Connie meets an eight-legged new neighbor.
One morning on the edge of autumn, I stepped out the back door and was nearly swallowed by an enormous spider web. A black-and-yellow orb weaver had spun a web as big as a truck tire across the top of the door frame. It was a geometrical wonder and shrewdly positioned beside the porch light. I pledged to preserve this beautiful web.
For days, I came in and out of my house in a low crouch, as if I were going through a hobbit’s door. From inside, behind the glass, I could watch Mrs. Spider at her work.
By midnight, the web was ravaged and filled with tiny bugs. Sometimes she ate the insects on the spot, other times she wrapped them carefully in Saran Wrap for later. By morning, she had rewoven the web to perfection. She signed it with the Argiope’s signature zigzag band across the middle for reinforcement.
Day after day, night after night, she went about her job quietly. Nobody stepped forward to praise her, give her a certificate or offer a helpful performance review. I watched in quiet admiration for a while, but I am of the human species and hardwired to meddle. We humans are driven to change and improvement, especially to change and improve others.
Living in Oklahoma, I started with basics. “Mrs. Spider,” I said, “do you have a home church? I’d be happy to take you to church with me this Sunday. I think you’ll like it; we have a new minister.”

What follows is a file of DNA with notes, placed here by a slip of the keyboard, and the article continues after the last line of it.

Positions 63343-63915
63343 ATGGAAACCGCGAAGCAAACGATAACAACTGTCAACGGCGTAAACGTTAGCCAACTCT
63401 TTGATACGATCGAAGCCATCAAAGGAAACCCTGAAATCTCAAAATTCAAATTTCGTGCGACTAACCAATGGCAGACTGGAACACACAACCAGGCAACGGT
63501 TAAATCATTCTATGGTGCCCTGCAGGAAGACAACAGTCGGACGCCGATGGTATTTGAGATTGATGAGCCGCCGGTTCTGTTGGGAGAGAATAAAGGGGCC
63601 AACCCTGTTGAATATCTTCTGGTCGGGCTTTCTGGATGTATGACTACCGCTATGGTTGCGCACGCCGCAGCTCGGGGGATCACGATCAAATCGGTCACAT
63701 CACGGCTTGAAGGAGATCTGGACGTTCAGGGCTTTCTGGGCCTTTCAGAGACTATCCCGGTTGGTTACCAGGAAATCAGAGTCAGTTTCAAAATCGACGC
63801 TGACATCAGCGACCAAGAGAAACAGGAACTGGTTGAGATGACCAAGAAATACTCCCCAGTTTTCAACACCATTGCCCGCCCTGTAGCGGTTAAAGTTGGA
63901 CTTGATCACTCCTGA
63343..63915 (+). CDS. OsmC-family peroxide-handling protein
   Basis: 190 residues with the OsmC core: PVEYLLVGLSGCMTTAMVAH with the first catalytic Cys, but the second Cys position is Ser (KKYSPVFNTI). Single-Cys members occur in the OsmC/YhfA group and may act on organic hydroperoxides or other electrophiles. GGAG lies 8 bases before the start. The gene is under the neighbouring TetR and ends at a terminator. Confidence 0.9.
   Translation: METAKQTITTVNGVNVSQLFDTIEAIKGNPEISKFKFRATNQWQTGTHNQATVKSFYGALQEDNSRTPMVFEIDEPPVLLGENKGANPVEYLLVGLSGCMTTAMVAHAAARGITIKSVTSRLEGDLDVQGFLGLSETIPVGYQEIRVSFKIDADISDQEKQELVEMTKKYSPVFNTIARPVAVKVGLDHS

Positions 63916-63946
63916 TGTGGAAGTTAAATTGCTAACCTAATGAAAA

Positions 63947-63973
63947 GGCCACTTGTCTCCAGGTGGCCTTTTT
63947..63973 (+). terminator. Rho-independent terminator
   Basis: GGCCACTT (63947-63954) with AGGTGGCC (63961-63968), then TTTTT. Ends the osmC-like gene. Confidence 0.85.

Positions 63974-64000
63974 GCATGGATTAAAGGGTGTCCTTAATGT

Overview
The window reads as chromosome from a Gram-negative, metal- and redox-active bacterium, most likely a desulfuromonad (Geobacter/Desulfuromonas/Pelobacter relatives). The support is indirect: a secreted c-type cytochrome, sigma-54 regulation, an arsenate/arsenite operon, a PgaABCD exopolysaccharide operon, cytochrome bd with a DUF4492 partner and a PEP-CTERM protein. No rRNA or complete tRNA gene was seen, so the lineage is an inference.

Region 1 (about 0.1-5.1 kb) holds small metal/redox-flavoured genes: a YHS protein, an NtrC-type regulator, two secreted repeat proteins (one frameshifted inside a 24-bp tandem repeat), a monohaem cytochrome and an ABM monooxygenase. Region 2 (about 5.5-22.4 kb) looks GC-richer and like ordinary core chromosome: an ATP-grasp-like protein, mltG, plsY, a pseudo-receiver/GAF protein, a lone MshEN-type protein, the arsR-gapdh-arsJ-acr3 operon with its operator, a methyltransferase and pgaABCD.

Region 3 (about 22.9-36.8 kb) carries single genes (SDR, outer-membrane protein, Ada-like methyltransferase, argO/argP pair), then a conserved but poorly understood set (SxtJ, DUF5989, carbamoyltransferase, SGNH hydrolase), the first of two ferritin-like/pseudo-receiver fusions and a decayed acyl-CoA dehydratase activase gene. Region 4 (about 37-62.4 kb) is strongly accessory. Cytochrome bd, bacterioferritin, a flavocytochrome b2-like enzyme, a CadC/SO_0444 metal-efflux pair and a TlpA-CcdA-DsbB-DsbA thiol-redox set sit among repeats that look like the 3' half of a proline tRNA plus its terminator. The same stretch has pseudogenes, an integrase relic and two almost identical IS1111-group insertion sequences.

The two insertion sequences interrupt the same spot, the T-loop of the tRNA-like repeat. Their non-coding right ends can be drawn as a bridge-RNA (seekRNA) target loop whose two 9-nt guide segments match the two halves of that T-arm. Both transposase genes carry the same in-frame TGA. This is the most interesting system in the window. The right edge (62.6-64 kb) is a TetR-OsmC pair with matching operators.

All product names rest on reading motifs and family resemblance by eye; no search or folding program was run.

Next, I commented on her daily routine. “I can’t help but notice that you work at night, which is admirable, but from everything I hear, the night shift isn’t the best thing for us. Have you considered — and this is just a suggestion — switching your work hours to a regular 9-to-5? From what I read, that’s a more natural circadian rhythm.
“I see you dozing during the day with the sun warming your belly. That must feel nice, but these days we are all afraid of too much sun, aren’t we? I’m just wondering if those yellow stripes on your legs could be sunburnt. Remember to wear lots of sunblock or at least a broad-brimmed hat. Take it from someone who has learned the hard way. I see that you live simply, which is a good example for the whole neighborhood, but if you don’t have a hat, I’ll make you one out of a little leaf.”
As subtly as possible, I broached the subject of her size, for she was a hefty gal. “I’m only asking, not judging in any way — because who am I to talk about weight anyway? — but, Lordy, how many points did that moth have? Lots of fat and protein, but do you think you could manage a very small grape or a bite or two of broccoli?
“You seem to live a very solitary life, Mrs. Spider, and God bless you for being comfortable with your own company — I wish I could say the same for myself — but don’t you get lonely? At least for a pet? I think I know where I could find you a friendly flea if you’re interested.
“I love what you’ve done with your web, just love it, so don’t take this as any sort of criticism. But would you be open to the idea of moving it left just a few feet, across the window instead of the door? Totally up to you.
“Mostly, I just want to welcome you to the neighborhood and say, if there’s anything you need, don’t hesitate to ask. Anything at all.”
One morning she was gone. Packed up her web in the middle of the night and moved. I hope it wasn’t anything I said. I was just trying to be neighborly.